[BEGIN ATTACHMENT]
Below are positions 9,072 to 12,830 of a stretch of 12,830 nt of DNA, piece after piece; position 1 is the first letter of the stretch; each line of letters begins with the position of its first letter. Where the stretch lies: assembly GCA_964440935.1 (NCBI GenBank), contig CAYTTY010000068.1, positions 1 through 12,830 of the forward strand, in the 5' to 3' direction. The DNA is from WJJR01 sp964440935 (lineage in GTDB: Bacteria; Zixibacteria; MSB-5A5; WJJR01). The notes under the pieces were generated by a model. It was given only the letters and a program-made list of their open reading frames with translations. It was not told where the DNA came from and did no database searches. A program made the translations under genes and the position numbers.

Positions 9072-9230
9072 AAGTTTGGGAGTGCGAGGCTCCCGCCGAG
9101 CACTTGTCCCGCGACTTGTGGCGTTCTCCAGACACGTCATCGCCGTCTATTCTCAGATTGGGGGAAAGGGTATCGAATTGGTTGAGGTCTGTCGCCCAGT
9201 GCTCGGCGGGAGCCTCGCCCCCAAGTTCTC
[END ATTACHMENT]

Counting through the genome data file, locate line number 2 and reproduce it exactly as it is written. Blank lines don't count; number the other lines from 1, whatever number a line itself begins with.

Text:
Positions 9072-9230